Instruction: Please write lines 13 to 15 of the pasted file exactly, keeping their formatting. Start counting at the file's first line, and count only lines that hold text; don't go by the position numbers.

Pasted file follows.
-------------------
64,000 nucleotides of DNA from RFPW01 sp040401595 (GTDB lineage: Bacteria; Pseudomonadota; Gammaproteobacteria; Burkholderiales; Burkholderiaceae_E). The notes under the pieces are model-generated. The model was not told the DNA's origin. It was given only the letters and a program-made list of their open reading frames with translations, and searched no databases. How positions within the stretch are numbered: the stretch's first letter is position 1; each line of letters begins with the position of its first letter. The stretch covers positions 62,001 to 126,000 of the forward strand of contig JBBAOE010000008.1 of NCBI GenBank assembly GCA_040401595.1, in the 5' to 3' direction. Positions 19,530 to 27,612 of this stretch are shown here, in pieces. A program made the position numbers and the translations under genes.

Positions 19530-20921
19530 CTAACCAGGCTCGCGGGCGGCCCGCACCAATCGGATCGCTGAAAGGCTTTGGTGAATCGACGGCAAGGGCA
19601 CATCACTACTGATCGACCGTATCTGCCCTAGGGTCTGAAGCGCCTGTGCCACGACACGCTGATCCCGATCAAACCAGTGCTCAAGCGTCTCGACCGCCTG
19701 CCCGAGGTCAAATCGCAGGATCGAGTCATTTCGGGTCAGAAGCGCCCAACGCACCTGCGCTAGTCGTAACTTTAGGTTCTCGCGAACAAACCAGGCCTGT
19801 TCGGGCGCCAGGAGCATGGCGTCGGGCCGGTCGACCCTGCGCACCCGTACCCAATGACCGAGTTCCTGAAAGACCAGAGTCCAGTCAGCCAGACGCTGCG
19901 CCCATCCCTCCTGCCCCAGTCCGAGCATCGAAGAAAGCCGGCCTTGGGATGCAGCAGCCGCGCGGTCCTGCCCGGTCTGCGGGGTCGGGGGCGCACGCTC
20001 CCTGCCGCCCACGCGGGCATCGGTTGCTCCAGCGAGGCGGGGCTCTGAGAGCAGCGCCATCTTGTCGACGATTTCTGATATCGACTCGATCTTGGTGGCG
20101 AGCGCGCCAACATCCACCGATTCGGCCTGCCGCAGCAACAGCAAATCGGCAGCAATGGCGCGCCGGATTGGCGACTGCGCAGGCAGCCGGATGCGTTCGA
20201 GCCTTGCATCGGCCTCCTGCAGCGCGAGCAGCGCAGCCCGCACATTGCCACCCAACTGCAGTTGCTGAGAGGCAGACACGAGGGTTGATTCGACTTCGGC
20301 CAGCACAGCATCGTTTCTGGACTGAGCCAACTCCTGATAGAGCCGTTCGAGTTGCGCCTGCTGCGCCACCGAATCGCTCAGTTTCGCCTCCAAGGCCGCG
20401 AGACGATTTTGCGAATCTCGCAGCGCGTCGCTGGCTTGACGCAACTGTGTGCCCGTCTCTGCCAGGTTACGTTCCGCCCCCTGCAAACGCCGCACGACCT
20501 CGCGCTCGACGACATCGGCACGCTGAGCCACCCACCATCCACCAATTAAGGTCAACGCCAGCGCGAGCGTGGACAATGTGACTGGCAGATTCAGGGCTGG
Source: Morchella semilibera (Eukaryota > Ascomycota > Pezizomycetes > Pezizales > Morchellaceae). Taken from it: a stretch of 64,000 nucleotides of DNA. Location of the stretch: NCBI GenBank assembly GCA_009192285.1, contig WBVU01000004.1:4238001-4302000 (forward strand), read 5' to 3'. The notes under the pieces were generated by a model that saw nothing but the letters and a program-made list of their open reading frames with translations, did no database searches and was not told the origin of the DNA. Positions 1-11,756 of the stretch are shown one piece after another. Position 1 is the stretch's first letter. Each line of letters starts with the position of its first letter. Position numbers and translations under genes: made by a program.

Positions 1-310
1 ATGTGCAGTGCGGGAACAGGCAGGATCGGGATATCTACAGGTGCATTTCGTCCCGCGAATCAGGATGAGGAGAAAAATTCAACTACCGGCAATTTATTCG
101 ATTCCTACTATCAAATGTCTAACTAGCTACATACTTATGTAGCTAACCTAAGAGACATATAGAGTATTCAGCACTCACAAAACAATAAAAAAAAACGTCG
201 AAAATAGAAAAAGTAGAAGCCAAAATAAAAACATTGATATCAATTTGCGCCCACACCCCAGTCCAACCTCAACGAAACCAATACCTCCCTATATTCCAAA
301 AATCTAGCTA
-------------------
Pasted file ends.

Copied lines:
20501 CGCGCTCGACGACATCGGCACGCTGAGCCACCCACCATCCACCAATTAAGGTCAACGCCAGCGCGAGCGTGGACAATGTGACTGGCAGATTCAGGGCTGG
Source: Morchella semilibera (Eukaryota > Ascomycota > Pezizomycetes > Pezizales > Morchellaceae). Taken from it: a stretch of 64,000 nucleotides of DNA. Location of the stretch: NCBI GenBank assembly GCA_009192285.1, contig WBVU01000004.1:4238001-4302000 (forward strand), read 5' to 3'. The notes under the pieces were generated by a model that saw nothing but the letters and a program-made list of their open reading frames with translations, did no database searches and was not told the origin of the DNA. Positions 1-11,756 of the stretch are shown one piece after another. Position 1 is the stretch's first letter. Each line of letters starts with the position of its first letter. Position numbers and translations under genes: made by a program.

Positions 1-310